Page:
HERE in the nation’s capital, if you whistle, curse, humiliate or ridicule a woman in public anywhere in the city by calling her “p*ta”, “peste” or “pokpok,” will surely land you in jail.
Manila Mayor Isko Moreno issued this warning after he signed into law Ordinance 8681, which prohibits and classifies such acts as a form of sexual harassment, along with acts like repeatedly asking for dates despite verbal rejections, making offensive hand gestures or persistently telling green jokes to someone who finds it offensive or humiliating.
The “Gender and Development Code of the City of Manila” or the “GAD Code”, was personally brought for signature to Moreno by Vice Mayor and Council Presiding Officer Honey Lacuna, majority floor leader Atty. Joel Chua and author Krystle Bacani.
Moreno stressed that the ordinance which provides protection to all aspects of rights of women both young and old, is part of the efforts of the city of Manila to be the best gender-responsive local government unit in the country.
Before this, Moreno also signed into law an ordinance promoting the welfare and protection of lesbians, gays, bisexuals, transgenders, queers and intersex (LGBTQI) community members in the city.
“Women and other genders in the society shall be recognized as full and equal partners of men in development and nation-building and men shall share equally with all forms of productive and reproductive activities,” the mayor said.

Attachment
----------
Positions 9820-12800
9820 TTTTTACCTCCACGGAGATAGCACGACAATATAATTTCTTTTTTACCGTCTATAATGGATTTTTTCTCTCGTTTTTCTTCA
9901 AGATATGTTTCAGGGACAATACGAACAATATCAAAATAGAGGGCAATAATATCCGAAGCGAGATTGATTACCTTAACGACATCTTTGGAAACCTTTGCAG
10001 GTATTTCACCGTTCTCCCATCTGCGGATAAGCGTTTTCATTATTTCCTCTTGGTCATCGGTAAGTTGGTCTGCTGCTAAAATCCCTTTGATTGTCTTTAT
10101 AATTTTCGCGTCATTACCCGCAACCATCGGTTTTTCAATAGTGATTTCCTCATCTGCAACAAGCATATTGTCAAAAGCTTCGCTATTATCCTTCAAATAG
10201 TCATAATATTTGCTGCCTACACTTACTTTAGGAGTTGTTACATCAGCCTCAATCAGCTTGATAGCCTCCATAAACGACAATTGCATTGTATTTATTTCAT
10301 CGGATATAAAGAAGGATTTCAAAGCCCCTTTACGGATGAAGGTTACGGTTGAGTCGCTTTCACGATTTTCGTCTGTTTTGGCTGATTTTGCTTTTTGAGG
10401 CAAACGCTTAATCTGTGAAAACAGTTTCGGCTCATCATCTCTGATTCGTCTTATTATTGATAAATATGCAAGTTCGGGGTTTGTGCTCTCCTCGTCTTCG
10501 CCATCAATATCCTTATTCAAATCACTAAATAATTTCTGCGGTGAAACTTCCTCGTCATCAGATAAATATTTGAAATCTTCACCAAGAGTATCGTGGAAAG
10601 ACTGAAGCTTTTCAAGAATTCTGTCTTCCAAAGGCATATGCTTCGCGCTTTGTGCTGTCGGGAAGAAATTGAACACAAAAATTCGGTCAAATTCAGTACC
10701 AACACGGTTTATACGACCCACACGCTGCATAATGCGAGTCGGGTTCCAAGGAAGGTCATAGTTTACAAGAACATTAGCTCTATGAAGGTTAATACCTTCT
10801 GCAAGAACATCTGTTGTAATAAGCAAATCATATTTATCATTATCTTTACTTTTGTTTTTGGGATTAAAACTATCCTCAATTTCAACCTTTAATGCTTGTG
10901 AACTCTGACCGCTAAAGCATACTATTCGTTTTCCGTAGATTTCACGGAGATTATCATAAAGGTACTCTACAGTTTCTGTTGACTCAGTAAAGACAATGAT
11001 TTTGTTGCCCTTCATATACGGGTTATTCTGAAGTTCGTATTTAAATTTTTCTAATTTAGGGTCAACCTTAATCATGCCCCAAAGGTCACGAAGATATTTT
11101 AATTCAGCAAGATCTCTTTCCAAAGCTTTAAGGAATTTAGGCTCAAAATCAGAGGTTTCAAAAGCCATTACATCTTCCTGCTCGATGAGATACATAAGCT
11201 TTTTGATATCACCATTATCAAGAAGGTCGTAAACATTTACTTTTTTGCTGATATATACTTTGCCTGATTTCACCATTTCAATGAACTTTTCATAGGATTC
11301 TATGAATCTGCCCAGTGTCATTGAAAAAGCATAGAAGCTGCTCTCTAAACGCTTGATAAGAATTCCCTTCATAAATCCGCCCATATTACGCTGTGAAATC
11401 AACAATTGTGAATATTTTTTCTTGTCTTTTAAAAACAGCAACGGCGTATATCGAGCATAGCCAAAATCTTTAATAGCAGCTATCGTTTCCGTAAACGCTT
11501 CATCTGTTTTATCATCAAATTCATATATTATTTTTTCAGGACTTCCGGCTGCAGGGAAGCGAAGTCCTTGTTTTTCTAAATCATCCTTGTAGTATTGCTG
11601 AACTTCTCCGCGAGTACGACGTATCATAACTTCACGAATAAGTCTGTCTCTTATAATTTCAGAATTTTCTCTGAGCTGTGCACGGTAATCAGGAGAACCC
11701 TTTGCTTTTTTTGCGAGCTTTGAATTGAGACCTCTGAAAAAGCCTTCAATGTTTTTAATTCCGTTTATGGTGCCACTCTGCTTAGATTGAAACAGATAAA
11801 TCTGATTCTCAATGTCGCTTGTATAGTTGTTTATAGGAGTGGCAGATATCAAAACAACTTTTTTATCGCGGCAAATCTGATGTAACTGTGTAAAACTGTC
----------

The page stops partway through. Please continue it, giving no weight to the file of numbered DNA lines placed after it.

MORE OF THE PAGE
The ordinance mandates the city government to promote gender balance or equal proportion of qualified women and men for opportunity to ensure key positions at all of local government, whether elective or appointive.
Other than the definition provided by R.A. 7877, the following also constitute sexual harassment under the ordinance: taunting a person with constant talk about sex and sexual innuendoes; displaying offensive or lewd pictures and publication in a workplace; interrogating someone about sexual activities or private life; during interviews for employment, scholarship grant or any lawful activity applied for; touching, pinching or brushing up against someone’s body unnecessarily or deliberately; kissing or embracing someone against her will; requesting sexual favors in exchange for a good grade, obtaining a good job or promotion.; unnecessary acts during physical examinations; requiring women to wear suggestive or provocative attire during interviews such as job hiring promotion, admission; and any expression of gender bias against a person with the intention to embarrass, humiliate, stigmatize. ANDI GARCIA
Photo: Outrage Magazine